Emily was a little annoyed with me yesterday. “You said you were on sabbatical and that meant you didn’t have to go to any meetings!”
I explained that it was at a church, but I promised it wasn’t church business. I was at the monthly meeting of the Oakville Horticultural Society. I joined this winter in anticipation ofmy sabbatical. So far, I have met some nice people, seen a few great presentations and learned about the great community work being done by Oakville gardeners.
Last night, I heard about the preparations being made for the plant sale this Saturday at St. Paul’s United Church. They were in need of more plants, they said. Could anyone help?
Since it has so often been me doing the asking (nobody ever told me in seminary that I would have to do that so often) I wanted to help. After asking around, I found out about one of the designated ‘plant depots’ where I could pick up pots and soil.
It’s a small world, after all: the plant depot was the house next door to R, one of my elders, so it was easy to find. Marie was friendly and helpful (and of course she had beautiful gardens, too). She set me up and I set off for home to get digging.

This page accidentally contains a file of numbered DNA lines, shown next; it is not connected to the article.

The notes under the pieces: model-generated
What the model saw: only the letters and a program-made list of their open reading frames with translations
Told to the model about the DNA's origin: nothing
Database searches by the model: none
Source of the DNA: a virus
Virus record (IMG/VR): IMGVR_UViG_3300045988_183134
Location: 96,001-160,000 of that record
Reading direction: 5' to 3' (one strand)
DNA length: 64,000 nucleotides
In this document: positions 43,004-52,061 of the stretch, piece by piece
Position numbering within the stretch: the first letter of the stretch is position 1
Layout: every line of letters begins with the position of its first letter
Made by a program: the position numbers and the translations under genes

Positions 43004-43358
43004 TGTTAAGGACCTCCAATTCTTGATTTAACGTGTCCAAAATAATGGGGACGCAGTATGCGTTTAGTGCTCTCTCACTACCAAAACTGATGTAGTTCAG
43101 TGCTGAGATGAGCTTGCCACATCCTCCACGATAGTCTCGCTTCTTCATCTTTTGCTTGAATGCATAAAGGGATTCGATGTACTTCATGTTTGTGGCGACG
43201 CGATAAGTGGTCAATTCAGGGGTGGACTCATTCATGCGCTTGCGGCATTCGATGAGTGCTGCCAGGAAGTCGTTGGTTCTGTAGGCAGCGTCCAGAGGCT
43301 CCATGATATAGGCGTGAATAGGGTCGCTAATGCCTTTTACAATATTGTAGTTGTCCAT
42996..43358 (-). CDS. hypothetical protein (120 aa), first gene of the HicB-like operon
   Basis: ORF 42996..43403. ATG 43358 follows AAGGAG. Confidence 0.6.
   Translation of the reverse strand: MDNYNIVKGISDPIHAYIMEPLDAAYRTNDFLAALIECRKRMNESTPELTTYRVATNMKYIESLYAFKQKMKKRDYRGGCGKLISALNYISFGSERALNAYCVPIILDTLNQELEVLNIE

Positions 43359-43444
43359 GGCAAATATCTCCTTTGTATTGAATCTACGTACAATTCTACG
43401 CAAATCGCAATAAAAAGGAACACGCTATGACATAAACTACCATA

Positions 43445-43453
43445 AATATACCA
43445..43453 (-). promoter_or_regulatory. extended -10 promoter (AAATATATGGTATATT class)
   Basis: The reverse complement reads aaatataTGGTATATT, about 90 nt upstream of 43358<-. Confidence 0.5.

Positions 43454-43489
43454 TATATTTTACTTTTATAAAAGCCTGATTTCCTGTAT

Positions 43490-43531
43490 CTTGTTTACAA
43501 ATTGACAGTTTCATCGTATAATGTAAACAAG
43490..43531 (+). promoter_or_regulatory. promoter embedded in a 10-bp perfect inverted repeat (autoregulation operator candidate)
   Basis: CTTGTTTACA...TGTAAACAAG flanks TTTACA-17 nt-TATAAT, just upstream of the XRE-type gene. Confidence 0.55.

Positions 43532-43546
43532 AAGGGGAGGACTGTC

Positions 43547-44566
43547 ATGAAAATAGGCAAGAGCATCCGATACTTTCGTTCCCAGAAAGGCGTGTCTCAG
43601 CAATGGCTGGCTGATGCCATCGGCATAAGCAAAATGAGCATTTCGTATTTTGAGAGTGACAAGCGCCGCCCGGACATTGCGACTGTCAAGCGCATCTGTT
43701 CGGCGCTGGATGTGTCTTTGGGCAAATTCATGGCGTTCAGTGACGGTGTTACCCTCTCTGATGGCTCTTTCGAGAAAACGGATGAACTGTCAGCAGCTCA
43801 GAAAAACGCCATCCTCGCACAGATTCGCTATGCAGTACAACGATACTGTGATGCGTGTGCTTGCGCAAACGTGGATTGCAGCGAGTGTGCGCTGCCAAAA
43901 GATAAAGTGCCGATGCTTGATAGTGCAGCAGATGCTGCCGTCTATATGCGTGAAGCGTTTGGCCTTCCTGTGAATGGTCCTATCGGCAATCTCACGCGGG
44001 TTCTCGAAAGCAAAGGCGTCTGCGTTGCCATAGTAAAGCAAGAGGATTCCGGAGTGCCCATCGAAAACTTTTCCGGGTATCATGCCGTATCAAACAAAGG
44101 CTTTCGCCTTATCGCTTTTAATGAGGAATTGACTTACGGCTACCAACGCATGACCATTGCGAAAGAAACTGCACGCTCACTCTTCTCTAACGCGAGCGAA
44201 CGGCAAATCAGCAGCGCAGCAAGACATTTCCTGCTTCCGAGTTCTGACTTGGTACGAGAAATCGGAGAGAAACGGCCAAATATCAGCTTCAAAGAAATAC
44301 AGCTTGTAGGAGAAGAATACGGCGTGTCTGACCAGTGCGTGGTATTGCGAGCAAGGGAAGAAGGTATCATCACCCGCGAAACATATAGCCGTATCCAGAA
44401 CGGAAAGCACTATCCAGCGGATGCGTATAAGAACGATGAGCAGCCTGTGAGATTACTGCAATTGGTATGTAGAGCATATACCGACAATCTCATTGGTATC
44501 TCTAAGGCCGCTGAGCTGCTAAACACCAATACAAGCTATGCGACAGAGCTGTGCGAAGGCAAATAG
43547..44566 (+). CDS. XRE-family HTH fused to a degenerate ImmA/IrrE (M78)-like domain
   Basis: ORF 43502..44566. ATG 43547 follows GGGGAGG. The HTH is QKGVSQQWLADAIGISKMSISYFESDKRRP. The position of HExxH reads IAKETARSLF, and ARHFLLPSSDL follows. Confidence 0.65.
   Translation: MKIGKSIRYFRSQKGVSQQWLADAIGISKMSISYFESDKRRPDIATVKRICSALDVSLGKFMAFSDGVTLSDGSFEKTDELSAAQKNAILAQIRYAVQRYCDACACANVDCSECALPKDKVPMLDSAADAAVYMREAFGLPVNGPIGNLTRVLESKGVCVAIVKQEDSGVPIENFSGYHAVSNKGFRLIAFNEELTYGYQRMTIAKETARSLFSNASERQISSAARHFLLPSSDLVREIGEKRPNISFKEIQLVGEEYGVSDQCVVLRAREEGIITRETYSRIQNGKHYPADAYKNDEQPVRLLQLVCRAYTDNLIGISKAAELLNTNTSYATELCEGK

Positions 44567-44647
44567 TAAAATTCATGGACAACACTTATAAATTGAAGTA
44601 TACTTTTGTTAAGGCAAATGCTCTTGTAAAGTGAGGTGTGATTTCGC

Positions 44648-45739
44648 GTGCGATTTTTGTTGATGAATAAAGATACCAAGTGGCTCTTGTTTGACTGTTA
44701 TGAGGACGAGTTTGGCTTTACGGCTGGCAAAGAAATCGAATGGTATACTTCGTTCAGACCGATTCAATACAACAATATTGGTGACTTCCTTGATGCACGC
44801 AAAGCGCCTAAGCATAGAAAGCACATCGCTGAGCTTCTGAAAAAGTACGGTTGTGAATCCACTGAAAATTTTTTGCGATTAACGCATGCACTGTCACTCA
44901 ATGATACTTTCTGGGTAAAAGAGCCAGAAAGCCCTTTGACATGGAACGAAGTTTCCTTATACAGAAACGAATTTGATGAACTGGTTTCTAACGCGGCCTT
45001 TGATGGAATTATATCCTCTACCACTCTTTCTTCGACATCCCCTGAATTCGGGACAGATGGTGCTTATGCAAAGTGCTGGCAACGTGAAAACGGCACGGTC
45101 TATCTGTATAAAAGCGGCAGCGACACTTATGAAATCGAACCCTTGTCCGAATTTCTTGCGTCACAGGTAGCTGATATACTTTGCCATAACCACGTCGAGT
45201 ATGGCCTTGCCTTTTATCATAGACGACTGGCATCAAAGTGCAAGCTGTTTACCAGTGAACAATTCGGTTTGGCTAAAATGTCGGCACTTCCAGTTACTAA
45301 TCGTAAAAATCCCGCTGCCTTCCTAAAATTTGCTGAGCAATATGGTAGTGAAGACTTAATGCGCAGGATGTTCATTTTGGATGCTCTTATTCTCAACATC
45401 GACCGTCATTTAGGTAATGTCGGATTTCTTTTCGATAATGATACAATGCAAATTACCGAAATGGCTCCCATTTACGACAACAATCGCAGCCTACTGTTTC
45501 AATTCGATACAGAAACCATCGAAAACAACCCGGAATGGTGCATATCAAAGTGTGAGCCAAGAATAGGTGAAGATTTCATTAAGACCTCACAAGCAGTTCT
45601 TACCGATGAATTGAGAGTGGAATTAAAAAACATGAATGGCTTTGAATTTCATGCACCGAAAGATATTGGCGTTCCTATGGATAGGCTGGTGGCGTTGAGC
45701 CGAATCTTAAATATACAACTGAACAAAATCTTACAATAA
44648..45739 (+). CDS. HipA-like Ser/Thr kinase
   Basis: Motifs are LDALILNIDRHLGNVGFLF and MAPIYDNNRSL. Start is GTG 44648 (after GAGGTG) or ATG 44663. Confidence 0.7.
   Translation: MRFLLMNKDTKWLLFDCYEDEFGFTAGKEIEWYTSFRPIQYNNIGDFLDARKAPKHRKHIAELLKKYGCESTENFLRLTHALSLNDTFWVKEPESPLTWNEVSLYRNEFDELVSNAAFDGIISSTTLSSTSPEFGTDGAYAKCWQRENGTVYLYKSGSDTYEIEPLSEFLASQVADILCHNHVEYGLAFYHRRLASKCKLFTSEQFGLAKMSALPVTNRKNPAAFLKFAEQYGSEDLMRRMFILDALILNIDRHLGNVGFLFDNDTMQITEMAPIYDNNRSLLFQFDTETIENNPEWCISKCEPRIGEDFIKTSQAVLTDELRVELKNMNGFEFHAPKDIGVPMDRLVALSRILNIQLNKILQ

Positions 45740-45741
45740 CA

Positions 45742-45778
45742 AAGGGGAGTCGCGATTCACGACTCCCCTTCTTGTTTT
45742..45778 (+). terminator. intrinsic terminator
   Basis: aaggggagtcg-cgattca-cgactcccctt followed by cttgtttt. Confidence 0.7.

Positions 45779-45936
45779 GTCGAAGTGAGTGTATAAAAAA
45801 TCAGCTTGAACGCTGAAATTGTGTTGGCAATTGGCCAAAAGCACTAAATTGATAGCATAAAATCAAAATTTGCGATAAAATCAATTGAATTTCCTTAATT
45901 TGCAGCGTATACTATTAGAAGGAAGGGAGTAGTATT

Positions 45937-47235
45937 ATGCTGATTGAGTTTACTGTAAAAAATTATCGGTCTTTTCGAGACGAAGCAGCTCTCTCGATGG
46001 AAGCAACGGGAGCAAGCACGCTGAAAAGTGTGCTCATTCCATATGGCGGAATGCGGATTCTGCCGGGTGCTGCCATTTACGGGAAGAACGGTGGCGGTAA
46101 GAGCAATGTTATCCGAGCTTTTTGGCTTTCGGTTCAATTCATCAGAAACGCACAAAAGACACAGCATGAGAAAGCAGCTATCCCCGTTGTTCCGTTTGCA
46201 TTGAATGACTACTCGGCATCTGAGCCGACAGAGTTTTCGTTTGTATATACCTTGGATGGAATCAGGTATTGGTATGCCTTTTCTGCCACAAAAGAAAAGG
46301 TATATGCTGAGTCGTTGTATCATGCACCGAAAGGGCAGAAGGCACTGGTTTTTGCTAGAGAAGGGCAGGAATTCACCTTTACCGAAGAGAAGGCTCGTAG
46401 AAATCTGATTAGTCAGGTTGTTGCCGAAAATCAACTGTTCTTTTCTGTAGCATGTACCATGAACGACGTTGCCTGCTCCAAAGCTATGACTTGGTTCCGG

Even with a lousy cold, I didn’t mind getting my hands dirty (could it be that gardening is therapeutic?). I went to a patch of soloman’s seal that had grown to engulf the gas meter and gingerly pried out several batches of shoots. I potted them up, four or five shoots to a pot, as I was instructed by my OHS friends. Then I noticed the red shoots of a peony that I really needed to dig up because after five years it hadn’t bloomed–I think I planted it too deep. And then I remembered that I had a stand of siberian iris that was ready to be divided…
Peonies like (a) lots of sun (b) lots of food and (c) not to have their roots disturbed. So it can take a while after planting for them to bloom. (Or so my dad told me.)
True enough. They also would prefer to be divided after blooming, like in July. But one of the horticultural folks said it would recover, so to pot it up anyway…